Cpl. Paul Valliere of the United States Marine Corps attended the Pearl Harbor Day Veterans Ceremony at the Great Hall in the Searles Building with his wife Brianne and their 9-month-old son, Jayden.

METHUEN — While burning the American flag is generally considered unpatriotic, in reality it’s how the flag should be retired.

Section 8 of the Flag Rules and Regulations states: “The flag, when it is in such condition that it is no longer a fitting emblem for display, should be destroyed in a dignified way, preferably by burning.”

That’s exactly what the city of Methuen did during their Pearl Harbor Day Flag Internment ceremony at Elmwood Cemetery on Dec. 7.

“This is the fifth ceremony to return American flags the proper way,” said Ed Curran, director of veteran affairs. “Today is the 65th Anniversary of the bombing of Pearl Harbor.”

Along with Dan Hardacre and Billy Laverriere, who tossed the tattered and worn flags into the towering flames, those in attendance got a history lesson about Pearl Harbor from Angus MacPherson, chaplain of VFW Post 8349.

“We all remember Dec. 7, 1941 as the bombing of Pearl Harbor,” MacPherson stated. “But the Japanese started training in 1937. On Dec. 7 we were expecting a fleet of 19 bombers, so when they came we thought it was our bombers and didn’t react.

“As President Roosevelt said, ‘This day will live on in infamy.’ History is real and we have to make sure the kids today learn about history.”

Kristina Habib and Jeniris Lopez of Methuen High School sang the national anthem and “God Bless America,” while Methuen High students Greg Smith and Nathan Pinciak ended the ceremony with the playing of “Taps.”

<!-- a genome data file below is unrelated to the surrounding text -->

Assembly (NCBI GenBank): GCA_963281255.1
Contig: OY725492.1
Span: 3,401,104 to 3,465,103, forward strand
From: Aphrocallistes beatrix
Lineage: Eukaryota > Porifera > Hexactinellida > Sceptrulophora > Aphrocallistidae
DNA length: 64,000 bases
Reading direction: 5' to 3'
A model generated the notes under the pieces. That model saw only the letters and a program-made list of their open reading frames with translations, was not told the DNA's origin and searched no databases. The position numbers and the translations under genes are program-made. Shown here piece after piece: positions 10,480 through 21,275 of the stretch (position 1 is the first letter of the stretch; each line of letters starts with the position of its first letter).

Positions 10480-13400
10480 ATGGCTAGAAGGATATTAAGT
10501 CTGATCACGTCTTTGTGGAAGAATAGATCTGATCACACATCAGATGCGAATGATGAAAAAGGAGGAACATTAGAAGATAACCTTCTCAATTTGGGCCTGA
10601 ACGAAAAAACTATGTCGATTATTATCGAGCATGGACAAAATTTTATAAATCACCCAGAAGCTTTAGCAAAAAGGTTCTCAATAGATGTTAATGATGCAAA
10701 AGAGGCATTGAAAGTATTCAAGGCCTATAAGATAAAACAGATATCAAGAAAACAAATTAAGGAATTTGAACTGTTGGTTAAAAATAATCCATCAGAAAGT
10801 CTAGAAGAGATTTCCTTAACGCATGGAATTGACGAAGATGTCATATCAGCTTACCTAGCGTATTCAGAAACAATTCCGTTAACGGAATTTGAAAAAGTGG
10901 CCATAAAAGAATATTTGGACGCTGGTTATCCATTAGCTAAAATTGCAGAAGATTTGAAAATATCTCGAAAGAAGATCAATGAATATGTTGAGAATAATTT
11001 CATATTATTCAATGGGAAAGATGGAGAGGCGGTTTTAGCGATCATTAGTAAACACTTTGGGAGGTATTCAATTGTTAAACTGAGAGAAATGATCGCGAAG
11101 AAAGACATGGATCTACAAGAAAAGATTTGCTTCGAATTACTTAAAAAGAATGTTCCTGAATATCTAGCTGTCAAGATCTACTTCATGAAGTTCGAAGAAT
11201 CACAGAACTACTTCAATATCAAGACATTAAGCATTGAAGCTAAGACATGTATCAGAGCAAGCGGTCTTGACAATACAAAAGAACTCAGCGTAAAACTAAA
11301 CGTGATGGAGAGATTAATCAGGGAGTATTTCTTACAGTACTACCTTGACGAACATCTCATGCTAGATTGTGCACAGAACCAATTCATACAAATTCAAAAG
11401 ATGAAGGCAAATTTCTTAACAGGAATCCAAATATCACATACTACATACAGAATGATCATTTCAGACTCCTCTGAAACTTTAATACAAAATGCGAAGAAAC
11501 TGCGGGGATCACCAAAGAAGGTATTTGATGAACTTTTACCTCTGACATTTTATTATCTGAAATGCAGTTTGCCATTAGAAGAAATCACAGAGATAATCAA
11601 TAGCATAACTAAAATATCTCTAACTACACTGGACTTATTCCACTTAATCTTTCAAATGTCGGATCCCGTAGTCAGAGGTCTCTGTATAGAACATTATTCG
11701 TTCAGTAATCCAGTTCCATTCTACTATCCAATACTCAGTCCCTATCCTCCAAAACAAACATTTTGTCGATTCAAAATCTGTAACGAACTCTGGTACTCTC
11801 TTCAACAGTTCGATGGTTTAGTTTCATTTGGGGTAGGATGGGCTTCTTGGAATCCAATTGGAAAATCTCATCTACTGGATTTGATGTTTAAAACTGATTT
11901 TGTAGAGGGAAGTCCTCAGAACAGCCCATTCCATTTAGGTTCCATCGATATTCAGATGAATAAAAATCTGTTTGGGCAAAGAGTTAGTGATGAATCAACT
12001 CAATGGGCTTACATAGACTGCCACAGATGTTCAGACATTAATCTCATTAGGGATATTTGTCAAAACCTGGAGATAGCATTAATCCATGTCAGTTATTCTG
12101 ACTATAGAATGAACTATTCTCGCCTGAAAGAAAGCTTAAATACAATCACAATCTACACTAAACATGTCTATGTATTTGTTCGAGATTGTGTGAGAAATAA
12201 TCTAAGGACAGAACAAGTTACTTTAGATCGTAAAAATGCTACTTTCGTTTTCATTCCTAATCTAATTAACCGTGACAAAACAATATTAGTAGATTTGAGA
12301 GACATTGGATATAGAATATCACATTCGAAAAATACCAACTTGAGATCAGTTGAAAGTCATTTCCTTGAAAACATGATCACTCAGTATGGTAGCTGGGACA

Later that evening, Mayor William Manzi and Curran honored the Methuen residents who have served in the military since Sept. 11, 2001.

Each veteran received a citation from the city and listened to Thomas G. Kelley, secretary of veterans services for Massachusetts.

“We have 351 cities and towns in Massachusetts and we are the only state in the union with a veterans agent in each of those cities,” Kelley said.

Kelley explained that it was appropriate to have the ceremony for the Methuen veterans because on Dec. 8, 1941, the recruiting stations were jammed with lines of young men and women enlisting in the various military branches. He added that after Sept. 11, the same thing happened.

“Everybody who wears a uniform is a volunteer,” Kelley said. “There is no draft.”

Cpl. Paul Valliere, an inactive Marine reservist, did two tours in Iraq during his four years of active duty. Valliere felt honored to be a part of the ceremony but had to leave the room after the playing of “Taps” because he was thinking of his friends who were killed in the line of duty.

“It means a lot. I don’t know how to explain it in words,” Valliere said. “But it really means a lot to me and my friends that didn’t make it back.”

Navy Petty Officer 3rd Class Roger Noel appreciated what the city had done because it helps him feel like they’re giving something back.

“When you’re away from your family you’re giving up so much,” Noel said.

Curran closed the evening by stating that if he missed anyone, he would like for them to come to his office in room 108 of the Searles Building.

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